sed question.

Discussion in 'Mac Programming' started by Big Dave, Aug 23, 2010.

  1. Big Dave macrumors 6502

    Joined:
    Nov 27, 2007
    Location:
    Crestview, Fl
    #1
    I'm having some difficulty with sed syntax.
    I am reading in three numbers with spaces to the string coordinates. I don't think sed can handle the spaces. For example,
    if $coordiantes = 0.00 0.00 0.00
    and I do the following command:
    Code:
    sed -ie 's/coordinate_location/'$coordinates'/g' file
    I get the following error:
    sed: 1: "s/coordinate_location/0.00": unterminated substitute in regular expression

    What is the proper way to make a substitution with a string that contains spaces?
     
  2. balamw Moderator

    balamw

    Staff Member

    Joined:
    Aug 16, 2005
    Location:
    New England
    #2
    Wirelessly posted (Mozilla/5.0 (iPhone; U; CPU iPhone OS 4_0_1 like Mac OS X; en-us) AppleWebKit/532.9 (KHTML, like Gecko) Version/4.0.5 Mobile/8A306 Safari/6531.22.7)

    Try escaping the spaces with backslashes.

    B
     
  3. subsonix macrumors 68040

    Joined:
    Feb 2, 2008
    #3
    Code:
    sed -e "s/coordinate_location/$coordinates/g"
    Did it for me. I tested it on the command line with cat so I omitted the -i flag in the example.
     
  4. Big Dave thread starter macrumors 6502

    Joined:
    Nov 27, 2007
    Location:
    Crestview, Fl
    #4
    I don't know how I would do that since the value of $coordinates is being read in by an awk command.

    Code:
    coordinates=`awk 'NR=='$i'' readin_file`
     
  5. chown33 macrumors 604

    Joined:
    Aug 9, 2009
    #5
    Actually, your problem has nothing at all to do with sed. You're simply passing a malformed argument to sed because of faulty shell quoting.

    Assuming that your statement:
    actually means:
    I have assigned the shell variable named coordinates the value "0.00 0.00 0.00", like so:
    Code:
    coordinates="0.00 0.00 0.00"
    

    At this point, the expression $coordinates or "$coordinates" will expand to the variable's value. The expression '$coordinates' will not, because $-expansion is suppressed inside single quotes.

    Now look at the command-line you posted:
    Code:
    sed -ie 's/coordinate_location/'$coordinates'/g' file
    
    If we do the expansion manually (always a useful exercise for understanding), we get this:
    Code:
    sed -ie 's/coordinate_location/'0.00 0.00 0.00'/g' file
    Now, knowing that the shell breaks command lines at whitespace, exactly how will this be turned into parameters? Like this:
    Code:
    sed
    -ie
    s/coordinate_location/0.00
    0.00 
    0.00/g 
    file
    From this, it's trivial to see that the s/pat/replace/ is malformed, because it lacks the third /.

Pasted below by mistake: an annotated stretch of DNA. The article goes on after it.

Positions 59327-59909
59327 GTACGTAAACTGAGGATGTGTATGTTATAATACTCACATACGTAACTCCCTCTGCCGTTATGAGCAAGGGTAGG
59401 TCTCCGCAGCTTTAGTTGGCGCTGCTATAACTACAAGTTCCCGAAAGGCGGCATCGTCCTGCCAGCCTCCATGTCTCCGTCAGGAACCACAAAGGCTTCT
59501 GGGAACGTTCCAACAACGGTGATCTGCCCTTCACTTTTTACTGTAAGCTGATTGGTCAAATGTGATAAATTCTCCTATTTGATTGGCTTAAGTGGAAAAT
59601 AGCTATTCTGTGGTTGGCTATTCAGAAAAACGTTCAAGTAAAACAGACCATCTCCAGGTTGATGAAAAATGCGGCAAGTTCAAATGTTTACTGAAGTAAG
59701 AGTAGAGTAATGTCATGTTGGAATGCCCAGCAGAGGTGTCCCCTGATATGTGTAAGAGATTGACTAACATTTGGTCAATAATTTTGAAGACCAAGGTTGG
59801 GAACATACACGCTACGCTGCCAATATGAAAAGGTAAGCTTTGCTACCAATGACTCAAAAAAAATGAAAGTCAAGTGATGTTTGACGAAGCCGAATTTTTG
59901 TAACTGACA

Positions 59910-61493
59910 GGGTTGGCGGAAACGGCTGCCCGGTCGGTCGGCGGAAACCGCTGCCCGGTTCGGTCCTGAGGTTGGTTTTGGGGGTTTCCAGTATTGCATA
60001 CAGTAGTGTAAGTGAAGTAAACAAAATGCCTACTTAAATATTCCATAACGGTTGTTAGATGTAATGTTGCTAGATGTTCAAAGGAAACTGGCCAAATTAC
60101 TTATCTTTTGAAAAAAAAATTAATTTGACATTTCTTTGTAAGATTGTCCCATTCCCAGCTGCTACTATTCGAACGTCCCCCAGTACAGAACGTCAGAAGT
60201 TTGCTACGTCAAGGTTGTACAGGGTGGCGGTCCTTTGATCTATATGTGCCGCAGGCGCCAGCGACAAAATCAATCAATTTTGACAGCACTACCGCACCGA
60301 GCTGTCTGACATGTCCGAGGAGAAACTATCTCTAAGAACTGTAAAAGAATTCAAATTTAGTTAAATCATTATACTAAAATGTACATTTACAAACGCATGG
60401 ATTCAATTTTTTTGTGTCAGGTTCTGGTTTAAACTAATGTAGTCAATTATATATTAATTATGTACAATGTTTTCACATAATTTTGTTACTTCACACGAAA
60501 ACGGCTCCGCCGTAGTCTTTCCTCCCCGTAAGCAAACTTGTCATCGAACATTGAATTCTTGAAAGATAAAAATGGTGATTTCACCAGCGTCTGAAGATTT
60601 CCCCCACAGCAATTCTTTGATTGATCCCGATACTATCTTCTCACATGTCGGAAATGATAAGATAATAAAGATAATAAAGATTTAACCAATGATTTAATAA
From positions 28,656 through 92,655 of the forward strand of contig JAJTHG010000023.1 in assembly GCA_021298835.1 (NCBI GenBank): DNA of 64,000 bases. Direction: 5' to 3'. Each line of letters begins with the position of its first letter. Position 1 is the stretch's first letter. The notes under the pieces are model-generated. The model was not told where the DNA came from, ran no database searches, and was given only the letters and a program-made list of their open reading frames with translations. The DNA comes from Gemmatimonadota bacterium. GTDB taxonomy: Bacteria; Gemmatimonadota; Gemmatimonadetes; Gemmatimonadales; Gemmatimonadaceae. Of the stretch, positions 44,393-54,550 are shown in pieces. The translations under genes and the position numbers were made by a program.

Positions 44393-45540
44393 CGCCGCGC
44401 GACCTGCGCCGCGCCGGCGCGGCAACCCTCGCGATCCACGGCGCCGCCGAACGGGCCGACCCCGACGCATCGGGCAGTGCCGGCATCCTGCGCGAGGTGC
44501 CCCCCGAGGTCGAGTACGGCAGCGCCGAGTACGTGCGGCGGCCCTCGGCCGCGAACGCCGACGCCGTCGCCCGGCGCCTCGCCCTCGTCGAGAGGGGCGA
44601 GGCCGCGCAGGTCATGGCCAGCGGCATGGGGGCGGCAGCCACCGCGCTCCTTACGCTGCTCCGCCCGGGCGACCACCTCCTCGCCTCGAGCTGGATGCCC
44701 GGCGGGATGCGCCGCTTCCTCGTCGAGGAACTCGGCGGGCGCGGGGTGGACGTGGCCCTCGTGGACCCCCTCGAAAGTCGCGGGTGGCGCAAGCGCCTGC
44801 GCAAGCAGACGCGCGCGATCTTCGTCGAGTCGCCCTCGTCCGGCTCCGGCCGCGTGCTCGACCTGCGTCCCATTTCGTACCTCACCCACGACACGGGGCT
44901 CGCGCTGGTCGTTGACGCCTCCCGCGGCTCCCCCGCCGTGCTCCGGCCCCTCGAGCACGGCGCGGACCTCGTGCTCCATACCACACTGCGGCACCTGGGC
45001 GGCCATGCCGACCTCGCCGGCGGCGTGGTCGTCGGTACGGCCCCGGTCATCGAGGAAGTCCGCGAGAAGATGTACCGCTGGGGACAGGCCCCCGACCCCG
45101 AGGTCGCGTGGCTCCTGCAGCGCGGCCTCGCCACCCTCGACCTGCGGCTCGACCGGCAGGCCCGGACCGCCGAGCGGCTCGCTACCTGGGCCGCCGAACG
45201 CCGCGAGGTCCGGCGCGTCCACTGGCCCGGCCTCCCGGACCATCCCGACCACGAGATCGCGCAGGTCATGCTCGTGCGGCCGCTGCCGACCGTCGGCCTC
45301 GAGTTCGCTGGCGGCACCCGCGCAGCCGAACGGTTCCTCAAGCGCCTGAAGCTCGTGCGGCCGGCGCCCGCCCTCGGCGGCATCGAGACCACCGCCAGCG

Here's a useful tip:
    Write a simple program that just outputs its argv values, one per line.
    Run this program to see what args are actually being passed in.

    For example, if the program were called 'argyle', then this command-line:
    Code:
    argyle -ie 's/coordinate_location/'$coordinates'/g' file
    
    would show output very like the breakdown given above.


    BTW, awk can do substitution, too. sed may not even be needed here.
     
  6. subsonix macrumors 68040

    Joined:
    Feb 2, 2008
    #6
    Are you referring to adding escape characters to the string or something else?

    Did you try what I did? I created a file with the coordinate_location string in a few places mixed with random words, saved it and did:

    Code:
    cat test | sed -e "s/coordinate_location/$coordinates/g"
    And got this on stdout:

    Code:
    test test test test 0.00 0.00 0.00 test test 0.00 0.00 0.00 test
     
  7. Big Dave thread starter macrumors 6502

    Joined:
    Nov 27, 2007
    Location:
    Crestview, Fl
    #7
    I got it working by changing the single quotes to double quotes and removing the single quotes from $coordinates.

    Code:
    sed -ie "s/coordinate_location/$coordinates/g" file
    I'm the worst with syntax.
     
  8. chown33 macrumors 604

    Joined:
    Aug 9, 2009
    #8
    The rule of thumb I use is:
    double-quotes permit $ expansion; single-quotes don't.

    It's more complicated than that, but that's my rule of thumb.

    For example, this earlier command:
    Code:
    coordinates=`awk 'NR=='$i'' readin_file`
    
    could be expressed equally well as:
    Code:
    coordinates=`awk "NR==$i" readin_file`
    
    The other rule of thumb is that quoted strings can simply be concatenated. So if there's something that needs a mix of double-quotes (to get $ expansion) and single-quotes (to prevent it), I can usually just string things together without having to refer to the bash man page. For example, to echo the double-quoted string "don't $TERM", this would work:
    Code:
    echo '"'don"'t "'$TERM"'
    There are other ways of doing it, too, that may require referring to the man page. Example:
    Code:
    echo "\"don't \$TERM\""
    My rule of thumb there is that \ escapes within double-quotes, but not within qingle-quotes.

    Again, this illustrates the value of a command that simply prints its args, one per line. You can try out all kinds of things in order to get the quoting and escaping right, then paste it into where it's needed.
     

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